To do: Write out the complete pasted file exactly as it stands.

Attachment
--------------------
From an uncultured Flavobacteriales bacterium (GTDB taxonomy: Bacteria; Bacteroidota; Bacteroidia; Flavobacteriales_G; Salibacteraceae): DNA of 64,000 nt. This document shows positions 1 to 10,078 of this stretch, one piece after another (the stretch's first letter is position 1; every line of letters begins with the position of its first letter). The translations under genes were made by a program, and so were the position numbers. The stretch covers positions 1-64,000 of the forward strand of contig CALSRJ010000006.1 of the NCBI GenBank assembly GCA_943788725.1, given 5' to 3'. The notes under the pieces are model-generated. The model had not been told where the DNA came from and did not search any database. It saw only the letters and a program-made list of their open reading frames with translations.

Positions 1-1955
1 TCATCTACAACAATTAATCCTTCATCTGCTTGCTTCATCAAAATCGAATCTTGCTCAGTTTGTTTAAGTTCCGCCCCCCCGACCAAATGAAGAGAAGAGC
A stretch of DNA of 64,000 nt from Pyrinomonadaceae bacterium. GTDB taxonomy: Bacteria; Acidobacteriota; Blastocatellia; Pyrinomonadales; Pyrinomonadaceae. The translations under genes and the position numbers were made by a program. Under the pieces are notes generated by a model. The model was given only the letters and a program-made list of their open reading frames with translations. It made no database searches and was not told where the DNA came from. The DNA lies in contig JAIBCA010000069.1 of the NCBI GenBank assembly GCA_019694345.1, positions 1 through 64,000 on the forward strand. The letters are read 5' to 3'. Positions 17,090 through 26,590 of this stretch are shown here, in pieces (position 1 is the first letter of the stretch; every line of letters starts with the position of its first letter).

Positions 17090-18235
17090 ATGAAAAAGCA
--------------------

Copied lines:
From an uncultured Flavobacteriales bacterium (GTDB taxonomy: Bacteria; Bacteroidota; Bacteroidia; Flavobacteriales_G; Salibacteraceae): DNA of 64,000 nt. This document shows positions 1 to 10,078 of this stretch, one piece after another (the stretch's first letter is position 1; every line of letters begins with the position of its first letter). The translations under genes were made by a program, and so were the position numbers. The stretch covers positions 1-64,000 of the forward strand of contig CALSRJ010000006.1 of the NCBI GenBank assembly GCA_943788725.1, given 5' to 3'. The notes under the pieces are model-generated. The model had not been told where the DNA came from and did not search any database. It saw only the letters and a program-made list of their open reading frames with translations.

Positions 1-1955
1 TCATCTACAACAATTAATCCTTCATCTGCTTGCTTCATCAAAATCGAATCTTGCTCAGTTTGTTTAAGTTCCGCCCCCCCGACCAAATGAAGAGAAGAGC
A stretch of DNA of 64,000 nt from Pyrinomonadaceae bacterium. GTDB taxonomy: Bacteria; Acidobacteriota; Blastocatellia; Pyrinomonadales; Pyrinomonadaceae. The translations under genes and the position numbers were made by a program. Under the pieces are notes generated by a model. The model was given only the letters and a program-made list of their open reading frames with translations. It made no database searches and was not told where the DNA came from. The DNA lies in contig JAIBCA010000069.1 of the NCBI GenBank assembly GCA_019694345.1, positions 1 through 64,000 on the forward strand. The letters are read 5' to 3'. Positions 17,090 through 26,590 of this stretch are shown here, in pieces (position 1 is the first letter of the stretch; every line of letters starts with the position of its first letter).

Positions 17090-18235
17090 ATGAAAAAGCA